The best brands boldly experiment when the economic climate turns cold. They tinker within the breathing space that comes with new web technologies, and slim down their framework to make it concise and fresh.
For instance, stale and rusty websites don’t survive in an age of social networking based on likes and tweets, and they send negative signals to prospective customers, hires, and investors. The importance of image maintenance and staying current is indispensable in today’s wired society. A cluttered website, or dubious leads to the brand’s site, can expose your brand to dilution, mixed signals, an inconsistent experience, and an overall negative perception of the brand.
There are inexpensive, useful methods to execute appropriate strategies from the core of the brand. Most of them stem from contemporary digital marketing and social media.
First, the brand must find a key audience, demographic, or customer grouping, and consider dedicating all efforts to that target. Like Apple did when extending into the MP3 market from a strictly personal computer brand, you need to image new untapped markets for your brand, chart unexplored waters, and make new products under the umbrella of the core brand. Undiscovered customer groupings do exist, even in an economic downturn, and using trust-based marketing efforts to woo customers who may have previously rejected your brand is a surefire way to expand your customer base.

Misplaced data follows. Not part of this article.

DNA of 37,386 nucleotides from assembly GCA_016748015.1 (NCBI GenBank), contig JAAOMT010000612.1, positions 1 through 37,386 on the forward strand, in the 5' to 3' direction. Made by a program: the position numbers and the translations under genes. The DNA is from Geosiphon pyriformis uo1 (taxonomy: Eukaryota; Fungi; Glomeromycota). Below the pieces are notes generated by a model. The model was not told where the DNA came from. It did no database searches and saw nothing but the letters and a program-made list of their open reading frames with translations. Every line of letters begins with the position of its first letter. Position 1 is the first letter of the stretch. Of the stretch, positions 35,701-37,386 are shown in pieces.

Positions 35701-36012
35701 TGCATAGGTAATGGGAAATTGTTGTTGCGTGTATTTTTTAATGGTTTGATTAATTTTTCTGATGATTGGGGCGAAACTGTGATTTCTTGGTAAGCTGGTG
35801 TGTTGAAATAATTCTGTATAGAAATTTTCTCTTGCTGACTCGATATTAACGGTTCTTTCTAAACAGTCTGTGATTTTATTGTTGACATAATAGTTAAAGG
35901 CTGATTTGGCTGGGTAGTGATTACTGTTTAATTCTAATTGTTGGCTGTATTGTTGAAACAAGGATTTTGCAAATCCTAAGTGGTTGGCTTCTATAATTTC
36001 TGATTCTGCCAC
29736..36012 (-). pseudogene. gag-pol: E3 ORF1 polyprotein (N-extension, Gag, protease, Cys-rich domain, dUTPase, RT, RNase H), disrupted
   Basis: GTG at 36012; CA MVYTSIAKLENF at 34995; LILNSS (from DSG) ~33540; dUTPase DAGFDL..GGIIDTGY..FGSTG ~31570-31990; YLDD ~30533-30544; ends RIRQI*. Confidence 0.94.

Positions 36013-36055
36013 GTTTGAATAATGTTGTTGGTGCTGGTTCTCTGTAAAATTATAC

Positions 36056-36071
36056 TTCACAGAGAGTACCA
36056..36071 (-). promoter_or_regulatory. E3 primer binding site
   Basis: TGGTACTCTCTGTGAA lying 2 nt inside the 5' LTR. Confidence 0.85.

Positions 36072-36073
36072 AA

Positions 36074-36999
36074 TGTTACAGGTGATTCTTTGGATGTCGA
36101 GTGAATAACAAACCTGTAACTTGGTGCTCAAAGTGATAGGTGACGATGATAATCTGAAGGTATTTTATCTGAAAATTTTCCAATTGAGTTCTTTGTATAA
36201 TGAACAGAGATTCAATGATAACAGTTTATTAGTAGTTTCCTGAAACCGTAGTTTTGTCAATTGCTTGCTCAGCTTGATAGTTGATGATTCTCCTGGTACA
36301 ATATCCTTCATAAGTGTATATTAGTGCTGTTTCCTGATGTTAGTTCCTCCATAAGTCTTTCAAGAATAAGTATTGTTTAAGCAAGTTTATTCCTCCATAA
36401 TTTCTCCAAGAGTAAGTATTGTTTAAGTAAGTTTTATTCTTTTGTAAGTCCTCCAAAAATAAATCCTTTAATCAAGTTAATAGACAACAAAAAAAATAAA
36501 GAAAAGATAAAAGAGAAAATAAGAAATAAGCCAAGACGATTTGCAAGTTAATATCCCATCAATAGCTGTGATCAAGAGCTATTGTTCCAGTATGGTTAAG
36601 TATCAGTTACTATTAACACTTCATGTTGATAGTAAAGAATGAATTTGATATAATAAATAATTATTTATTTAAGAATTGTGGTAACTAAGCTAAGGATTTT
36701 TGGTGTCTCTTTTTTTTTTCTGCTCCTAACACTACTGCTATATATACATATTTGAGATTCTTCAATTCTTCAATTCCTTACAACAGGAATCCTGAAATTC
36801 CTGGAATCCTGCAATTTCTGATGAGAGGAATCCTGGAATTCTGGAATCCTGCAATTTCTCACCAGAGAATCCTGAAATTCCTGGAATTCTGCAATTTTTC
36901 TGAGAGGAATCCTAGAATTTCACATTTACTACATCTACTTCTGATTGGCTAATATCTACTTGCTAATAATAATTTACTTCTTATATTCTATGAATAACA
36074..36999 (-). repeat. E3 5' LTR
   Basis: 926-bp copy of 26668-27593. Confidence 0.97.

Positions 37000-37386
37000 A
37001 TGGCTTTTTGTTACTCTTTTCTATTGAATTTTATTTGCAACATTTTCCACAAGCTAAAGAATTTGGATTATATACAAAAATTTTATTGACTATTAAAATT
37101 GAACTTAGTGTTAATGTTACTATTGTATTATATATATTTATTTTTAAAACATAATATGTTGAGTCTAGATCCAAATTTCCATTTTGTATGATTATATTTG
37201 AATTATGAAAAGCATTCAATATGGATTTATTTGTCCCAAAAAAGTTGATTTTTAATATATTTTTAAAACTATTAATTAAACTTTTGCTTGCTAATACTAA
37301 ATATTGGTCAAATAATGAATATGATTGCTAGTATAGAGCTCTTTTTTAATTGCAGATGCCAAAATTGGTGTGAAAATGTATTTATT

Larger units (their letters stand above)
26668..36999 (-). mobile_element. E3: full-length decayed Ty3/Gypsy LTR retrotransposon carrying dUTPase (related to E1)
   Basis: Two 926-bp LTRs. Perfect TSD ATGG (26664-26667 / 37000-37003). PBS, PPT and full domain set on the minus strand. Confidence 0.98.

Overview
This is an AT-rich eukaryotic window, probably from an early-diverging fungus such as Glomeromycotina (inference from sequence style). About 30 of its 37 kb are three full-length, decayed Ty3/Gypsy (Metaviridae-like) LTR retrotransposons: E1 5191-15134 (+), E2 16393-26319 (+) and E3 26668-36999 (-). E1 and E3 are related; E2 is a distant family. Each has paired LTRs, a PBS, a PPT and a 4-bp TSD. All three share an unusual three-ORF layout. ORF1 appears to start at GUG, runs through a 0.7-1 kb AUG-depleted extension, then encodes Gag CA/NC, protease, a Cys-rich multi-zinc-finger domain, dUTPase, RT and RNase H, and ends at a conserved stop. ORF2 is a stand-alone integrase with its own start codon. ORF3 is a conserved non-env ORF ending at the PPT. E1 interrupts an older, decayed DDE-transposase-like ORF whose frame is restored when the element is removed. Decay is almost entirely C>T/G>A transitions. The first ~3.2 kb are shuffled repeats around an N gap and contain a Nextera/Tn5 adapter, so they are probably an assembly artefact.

Economic downturn can be a scary, stressful time, but history has proven time and again that it is also a moment of great opportunity. Out of the Great Depression came a number of powerful brands that rode out the economic downturn, and surfed the wave of economic recovery that followed. The crisis exposed a number of unoccupied niches in the marketplace, and those who positioned their brand with the business savvy and strategic thinking where the first to reap the rewards of an economic upswing.
There is every reason to believe that the economic recovery that will follow the current recession will not be any different. Acting in support of your brand and identity, even in times of economic duress, is not only a strategy for survival in the short term: it’s also a sound business strategy for when the economy recovers at last.